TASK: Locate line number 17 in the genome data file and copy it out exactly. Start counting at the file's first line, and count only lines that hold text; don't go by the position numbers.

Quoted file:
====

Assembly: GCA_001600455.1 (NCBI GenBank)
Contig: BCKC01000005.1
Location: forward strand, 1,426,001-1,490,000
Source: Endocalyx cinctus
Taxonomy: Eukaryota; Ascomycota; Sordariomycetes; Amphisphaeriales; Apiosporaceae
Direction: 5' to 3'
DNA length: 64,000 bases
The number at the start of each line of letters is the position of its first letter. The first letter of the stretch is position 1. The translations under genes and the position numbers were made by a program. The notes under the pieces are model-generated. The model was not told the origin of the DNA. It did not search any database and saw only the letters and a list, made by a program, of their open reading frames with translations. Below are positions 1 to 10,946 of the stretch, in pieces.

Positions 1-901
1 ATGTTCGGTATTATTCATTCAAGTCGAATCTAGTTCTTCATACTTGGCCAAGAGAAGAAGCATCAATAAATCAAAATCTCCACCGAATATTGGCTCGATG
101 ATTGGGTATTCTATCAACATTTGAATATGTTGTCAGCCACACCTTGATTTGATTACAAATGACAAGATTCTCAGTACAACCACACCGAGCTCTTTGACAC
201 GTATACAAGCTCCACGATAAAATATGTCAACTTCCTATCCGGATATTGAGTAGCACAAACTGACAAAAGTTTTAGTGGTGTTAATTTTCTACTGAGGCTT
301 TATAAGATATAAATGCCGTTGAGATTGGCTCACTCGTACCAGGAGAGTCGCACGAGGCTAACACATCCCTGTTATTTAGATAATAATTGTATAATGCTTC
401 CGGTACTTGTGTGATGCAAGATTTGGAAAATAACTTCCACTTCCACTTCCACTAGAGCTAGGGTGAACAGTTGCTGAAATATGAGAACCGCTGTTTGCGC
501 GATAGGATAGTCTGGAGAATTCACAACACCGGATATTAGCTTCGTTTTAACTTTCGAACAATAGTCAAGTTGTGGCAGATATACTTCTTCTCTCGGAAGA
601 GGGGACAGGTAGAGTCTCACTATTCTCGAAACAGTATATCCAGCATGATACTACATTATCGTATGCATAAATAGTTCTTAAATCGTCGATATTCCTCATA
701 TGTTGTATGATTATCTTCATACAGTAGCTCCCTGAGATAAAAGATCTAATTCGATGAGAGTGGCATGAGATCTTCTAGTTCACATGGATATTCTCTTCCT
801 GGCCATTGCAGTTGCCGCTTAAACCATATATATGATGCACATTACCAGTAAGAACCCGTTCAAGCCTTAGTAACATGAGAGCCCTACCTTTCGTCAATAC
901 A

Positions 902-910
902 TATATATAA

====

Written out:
701 TGTTGTATGATTATCTTCATACAGTAGCTCCCTGAGATAAAAGATCTAATTCGATGAGAGTGGCATGAGATCTTCTAGTTCACATGGATATTCTCTTCCT